The big problem is that the UEA is still reluctant to provide independent researchers with information and datasets. It would appear that the expectation of transparency and openness is not really being applied.
The scientists at the heart of the Climategate email scandal were too secretive but their research was sound, MPs said last night.
The verdict follows three investigations into the world-leading global warming unit at the University of East Anglia accused of manipulating data to inflate the case of manmade climate change.
The Government’s response is designed to draw a line under the 18-month-long saga blamed for denting the credibility of the science.
Updated below with media links
But critics said that the UEA had not learned its lesson and was still being unnecessarily secretive.
The Climategate row, which was first revealed by the Daily Mail in November 2009, was triggered when a hacker stole hundreds of emails from the UEA’s Climatic Research Unit, and tracks long-term changes in temperature and plays a leading role in compiling UN reports.
It is thought that the theft was motivated by the CRU’s repeated refusals to provide detailed information about the data underlying its temperature records.
The files showed scientists plotting how to avoid Freedom of Information requests and appeared to show them discussing how to manipulate data.
Some of the most controversial contained personal attacks on climate change sceptics and one, by the unit’s Professor Phil Jones, mentioned using a ‘trick’ to massage years of temperature data to ‘hide the decline’.
Giving evidence to the Science and Technology Committee’s enquiry, the professor denied manipulating the figures but admitted writing ‘some pretty awful emails’.
He also admitted withholding data about global temperatures but said the information was publicly available from American websites.
And he claimed it was not ‘standard practice’ to release data and computer models so that other scientists could check and challenge the research.
The enquiry went on to criticise the university for an ‘unacceptable’ culture of secrecy and added that it may have broken Freedom of Information laws.
But it cleared the researchers at the CRU of any wrongdoing and said there was no evidence they manipulated data to strengthen the case for manmade global warming.
The two further investigations also concluded that the scientists were honest but they were criticised for being disorganised, poor with figures and naïve.
In its response to the Science and Technology Committee’s report today, the Government said that nothing done at the CRU undermines the scientific consensus on human-induced climate change’.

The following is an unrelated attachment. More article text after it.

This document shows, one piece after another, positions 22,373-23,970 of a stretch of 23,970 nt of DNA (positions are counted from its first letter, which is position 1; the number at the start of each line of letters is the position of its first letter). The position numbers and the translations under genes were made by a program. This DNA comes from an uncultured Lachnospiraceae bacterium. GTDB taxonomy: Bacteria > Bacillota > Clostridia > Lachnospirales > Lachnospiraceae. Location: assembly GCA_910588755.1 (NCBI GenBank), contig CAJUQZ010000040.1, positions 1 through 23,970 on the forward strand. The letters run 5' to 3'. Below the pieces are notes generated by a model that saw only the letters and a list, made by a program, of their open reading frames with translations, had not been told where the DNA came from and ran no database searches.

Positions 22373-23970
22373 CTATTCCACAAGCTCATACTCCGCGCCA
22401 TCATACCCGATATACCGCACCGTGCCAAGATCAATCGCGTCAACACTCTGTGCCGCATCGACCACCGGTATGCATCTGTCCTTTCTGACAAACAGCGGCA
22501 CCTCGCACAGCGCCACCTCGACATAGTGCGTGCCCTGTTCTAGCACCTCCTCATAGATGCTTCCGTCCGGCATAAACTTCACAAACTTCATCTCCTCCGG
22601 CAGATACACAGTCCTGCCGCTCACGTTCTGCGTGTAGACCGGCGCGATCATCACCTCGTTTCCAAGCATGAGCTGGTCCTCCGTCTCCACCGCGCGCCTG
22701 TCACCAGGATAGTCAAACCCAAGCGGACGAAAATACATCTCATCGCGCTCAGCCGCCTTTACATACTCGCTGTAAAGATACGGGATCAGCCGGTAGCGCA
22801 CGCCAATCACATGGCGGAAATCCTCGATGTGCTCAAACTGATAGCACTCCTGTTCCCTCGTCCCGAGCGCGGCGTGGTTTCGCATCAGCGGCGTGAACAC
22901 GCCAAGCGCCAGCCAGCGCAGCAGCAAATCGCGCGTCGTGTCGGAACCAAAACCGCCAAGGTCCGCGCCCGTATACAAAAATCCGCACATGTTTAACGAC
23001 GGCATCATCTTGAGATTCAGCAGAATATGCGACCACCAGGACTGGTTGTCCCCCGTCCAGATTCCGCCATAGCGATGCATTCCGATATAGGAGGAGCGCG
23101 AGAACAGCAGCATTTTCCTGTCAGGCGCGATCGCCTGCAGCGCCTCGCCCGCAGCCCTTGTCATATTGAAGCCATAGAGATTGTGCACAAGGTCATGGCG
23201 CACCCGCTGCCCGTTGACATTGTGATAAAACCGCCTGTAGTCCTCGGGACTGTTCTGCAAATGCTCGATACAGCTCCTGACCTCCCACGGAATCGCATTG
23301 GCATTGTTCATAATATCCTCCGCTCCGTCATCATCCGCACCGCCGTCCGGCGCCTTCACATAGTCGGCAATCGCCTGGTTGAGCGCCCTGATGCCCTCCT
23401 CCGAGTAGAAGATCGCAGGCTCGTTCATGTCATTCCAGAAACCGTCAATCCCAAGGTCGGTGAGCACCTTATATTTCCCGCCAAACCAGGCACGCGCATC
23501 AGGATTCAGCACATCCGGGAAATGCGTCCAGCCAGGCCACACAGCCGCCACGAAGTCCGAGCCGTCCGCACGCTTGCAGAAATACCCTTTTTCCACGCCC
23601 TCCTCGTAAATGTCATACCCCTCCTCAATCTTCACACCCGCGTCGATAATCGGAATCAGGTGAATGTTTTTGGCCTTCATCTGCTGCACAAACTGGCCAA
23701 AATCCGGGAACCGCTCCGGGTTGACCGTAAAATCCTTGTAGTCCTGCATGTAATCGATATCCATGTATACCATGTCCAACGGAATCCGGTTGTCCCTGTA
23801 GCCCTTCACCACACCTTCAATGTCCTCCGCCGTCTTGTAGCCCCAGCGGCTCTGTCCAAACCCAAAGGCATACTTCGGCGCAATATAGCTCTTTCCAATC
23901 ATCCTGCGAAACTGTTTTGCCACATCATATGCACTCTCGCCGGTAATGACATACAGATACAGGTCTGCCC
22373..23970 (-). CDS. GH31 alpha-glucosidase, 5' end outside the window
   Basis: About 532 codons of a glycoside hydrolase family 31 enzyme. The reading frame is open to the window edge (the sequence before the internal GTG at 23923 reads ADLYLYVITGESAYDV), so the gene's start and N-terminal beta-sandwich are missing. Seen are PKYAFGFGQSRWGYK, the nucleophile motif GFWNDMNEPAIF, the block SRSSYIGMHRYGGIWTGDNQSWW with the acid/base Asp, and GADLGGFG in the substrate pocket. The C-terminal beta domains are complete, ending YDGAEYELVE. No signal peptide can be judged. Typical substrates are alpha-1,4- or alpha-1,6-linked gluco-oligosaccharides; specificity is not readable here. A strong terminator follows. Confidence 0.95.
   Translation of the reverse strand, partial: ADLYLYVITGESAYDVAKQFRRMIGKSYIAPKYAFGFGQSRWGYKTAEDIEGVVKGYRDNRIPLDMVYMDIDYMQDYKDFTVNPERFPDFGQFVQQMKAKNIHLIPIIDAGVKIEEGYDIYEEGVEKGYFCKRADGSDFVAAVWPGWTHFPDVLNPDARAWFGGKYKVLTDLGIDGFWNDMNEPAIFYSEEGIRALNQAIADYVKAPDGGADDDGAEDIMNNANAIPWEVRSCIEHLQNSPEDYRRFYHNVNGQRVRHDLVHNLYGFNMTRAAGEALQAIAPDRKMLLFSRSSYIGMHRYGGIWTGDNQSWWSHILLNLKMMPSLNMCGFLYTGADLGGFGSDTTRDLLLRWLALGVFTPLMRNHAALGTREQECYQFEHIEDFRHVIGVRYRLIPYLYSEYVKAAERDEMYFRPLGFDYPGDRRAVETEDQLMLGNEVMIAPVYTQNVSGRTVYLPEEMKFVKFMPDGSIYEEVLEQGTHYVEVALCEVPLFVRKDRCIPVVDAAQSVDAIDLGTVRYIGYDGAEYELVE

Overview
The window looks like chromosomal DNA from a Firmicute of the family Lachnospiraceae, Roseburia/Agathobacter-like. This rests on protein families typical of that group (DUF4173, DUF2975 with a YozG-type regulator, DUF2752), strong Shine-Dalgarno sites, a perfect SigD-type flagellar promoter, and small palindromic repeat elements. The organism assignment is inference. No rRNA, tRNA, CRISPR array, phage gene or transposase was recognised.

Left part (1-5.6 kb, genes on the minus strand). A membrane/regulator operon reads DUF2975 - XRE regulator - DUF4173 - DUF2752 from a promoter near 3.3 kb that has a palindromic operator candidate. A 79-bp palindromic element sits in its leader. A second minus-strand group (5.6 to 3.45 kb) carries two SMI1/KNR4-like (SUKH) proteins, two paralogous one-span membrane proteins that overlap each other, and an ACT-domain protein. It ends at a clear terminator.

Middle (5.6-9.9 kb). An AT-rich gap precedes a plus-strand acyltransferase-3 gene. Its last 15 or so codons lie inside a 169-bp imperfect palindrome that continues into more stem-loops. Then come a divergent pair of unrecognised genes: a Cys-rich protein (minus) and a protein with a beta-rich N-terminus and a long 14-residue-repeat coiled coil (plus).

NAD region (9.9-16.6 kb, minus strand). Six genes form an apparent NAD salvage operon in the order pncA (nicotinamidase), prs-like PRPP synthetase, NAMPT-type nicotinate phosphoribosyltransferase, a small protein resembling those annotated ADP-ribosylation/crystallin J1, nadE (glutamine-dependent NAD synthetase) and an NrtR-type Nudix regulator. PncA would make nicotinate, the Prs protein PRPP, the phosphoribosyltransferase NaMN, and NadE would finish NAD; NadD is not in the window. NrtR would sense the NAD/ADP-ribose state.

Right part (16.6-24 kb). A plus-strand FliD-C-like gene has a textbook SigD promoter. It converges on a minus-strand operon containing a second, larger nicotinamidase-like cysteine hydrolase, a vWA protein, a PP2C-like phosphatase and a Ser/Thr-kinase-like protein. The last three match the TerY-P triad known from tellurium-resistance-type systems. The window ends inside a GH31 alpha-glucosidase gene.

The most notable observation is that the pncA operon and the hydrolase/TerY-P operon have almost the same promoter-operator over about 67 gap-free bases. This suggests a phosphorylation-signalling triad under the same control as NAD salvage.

The response, drawn up by a range of departments, including the Government Office for Science, the Department for Business Innovation and Skills and the Department of Energy and Climate Change concludes: ‘As the Committee notes, much rests on the accuracy and integrity of climate change science.
‘It is vital that the wider public and Government can take confidence in the evidence that underpins public policies.
‘Evidence from multiple disciplines and sources strongly indicates that climate change driven by human activities poses real risks for our future...
‘Important work remains to better understand the risks of climate change and how to manage them.
‘We welcome – and agree with – the finding of the Committee that it is time ‘with greater openness and transparency, to move on.'
The Information Commissioner’s office said that the researcher had breached the Freedom of Information acts when handling requests from climate change sceptics.
But added that the scientists will escape prosecution because the case came to light outside the six month-time limit for cases to be brought.
The UEA has made an informal pledge to improve the way it handles FoI requests and new guidance on how the legislation applies to scientific research is expected later this year.
But Dr Benny Peiser, of the Global Warming Policy Foundation, said that the university had already broken its promise by turning down a FoI request made in the last few weeks.
He added: ‘The big problem is that the UEA is still reluctant to provide independent researchers with information and datasets.
‘It would appear that the expectation of transparency and openness is not really being applied.
‘Until they can be open and transparent, there will remain the questions of reliability and trust.
‘Checks and balances are at the very centre of scientific enterprise. Given the huge importance of what they are asking us to do, and the financial burdens, it is paramount that their conclusions can be checked.’
Freedom of Information Act inquiry ducks FOIA requests
by Andrew Orlowski - TheRegister
Climate e-mail reviews 'leave science sound'
by Richard Black - BBC News